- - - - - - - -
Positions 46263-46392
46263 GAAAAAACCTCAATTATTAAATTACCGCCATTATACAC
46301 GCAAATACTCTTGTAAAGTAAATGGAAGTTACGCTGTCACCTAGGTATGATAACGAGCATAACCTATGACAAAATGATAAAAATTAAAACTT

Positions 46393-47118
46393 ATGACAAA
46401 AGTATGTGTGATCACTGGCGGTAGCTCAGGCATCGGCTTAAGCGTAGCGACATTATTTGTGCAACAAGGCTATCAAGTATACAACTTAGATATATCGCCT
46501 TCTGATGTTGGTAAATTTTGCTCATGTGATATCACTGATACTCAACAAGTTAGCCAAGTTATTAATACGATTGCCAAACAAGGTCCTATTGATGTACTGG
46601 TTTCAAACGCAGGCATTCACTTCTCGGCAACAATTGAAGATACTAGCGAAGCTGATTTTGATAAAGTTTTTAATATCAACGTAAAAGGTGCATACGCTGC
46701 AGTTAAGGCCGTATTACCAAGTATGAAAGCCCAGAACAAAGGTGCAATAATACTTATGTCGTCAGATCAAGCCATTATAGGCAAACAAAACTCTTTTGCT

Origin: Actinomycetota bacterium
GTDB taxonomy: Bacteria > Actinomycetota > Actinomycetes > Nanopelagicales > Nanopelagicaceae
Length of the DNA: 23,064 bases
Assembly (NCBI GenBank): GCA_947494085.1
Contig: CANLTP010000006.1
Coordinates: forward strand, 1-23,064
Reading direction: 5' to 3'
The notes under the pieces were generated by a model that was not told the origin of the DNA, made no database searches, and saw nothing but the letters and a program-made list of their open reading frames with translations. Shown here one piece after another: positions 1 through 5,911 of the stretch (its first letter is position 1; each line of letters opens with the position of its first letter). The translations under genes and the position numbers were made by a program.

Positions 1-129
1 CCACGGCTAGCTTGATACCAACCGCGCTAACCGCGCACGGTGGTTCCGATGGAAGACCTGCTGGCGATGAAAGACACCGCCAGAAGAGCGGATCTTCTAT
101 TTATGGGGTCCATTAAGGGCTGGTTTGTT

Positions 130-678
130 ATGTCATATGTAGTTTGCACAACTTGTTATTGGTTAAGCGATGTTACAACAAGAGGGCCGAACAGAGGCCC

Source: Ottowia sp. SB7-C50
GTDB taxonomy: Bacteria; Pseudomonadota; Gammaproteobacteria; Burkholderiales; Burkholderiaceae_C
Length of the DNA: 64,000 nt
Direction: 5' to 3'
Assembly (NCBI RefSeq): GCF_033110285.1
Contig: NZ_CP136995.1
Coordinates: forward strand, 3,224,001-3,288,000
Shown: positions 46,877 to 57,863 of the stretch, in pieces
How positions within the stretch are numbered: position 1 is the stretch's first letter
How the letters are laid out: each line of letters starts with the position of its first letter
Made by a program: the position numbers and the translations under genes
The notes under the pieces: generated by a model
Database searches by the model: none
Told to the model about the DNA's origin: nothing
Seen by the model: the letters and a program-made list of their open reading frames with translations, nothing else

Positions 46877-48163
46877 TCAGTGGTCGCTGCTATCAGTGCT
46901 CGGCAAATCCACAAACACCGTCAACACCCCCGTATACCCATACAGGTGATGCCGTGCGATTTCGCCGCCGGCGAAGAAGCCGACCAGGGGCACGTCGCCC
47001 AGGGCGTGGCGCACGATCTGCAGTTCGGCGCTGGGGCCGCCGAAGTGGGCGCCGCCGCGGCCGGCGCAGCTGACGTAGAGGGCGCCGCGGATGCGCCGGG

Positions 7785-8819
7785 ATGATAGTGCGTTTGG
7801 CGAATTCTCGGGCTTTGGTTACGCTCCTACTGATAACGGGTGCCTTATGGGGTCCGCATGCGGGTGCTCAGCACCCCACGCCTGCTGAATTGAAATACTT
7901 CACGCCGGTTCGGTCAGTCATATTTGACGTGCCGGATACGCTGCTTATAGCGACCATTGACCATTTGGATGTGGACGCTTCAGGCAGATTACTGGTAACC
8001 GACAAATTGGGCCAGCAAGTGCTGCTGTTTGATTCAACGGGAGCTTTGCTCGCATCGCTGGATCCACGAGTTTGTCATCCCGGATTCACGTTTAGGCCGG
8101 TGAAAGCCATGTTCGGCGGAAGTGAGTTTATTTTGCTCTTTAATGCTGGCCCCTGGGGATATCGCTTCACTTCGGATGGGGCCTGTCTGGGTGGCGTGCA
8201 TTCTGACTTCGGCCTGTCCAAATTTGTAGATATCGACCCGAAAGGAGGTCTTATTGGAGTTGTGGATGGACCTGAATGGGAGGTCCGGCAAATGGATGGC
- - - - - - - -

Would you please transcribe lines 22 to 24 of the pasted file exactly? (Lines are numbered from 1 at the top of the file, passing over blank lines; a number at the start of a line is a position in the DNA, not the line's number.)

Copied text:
130 ATGTCATATGTAGTTTGCACAACTTGTTATTGGTTAAGCGATGTTACAACAAGAGGGCCGAACAGAGGCCC

Source: Ottowia sp. SB7-C50
GTDB taxonomy: Bacteria; Pseudomonadota; Gammaproteobacteria; Burkholderiales; Burkholderiaceae_C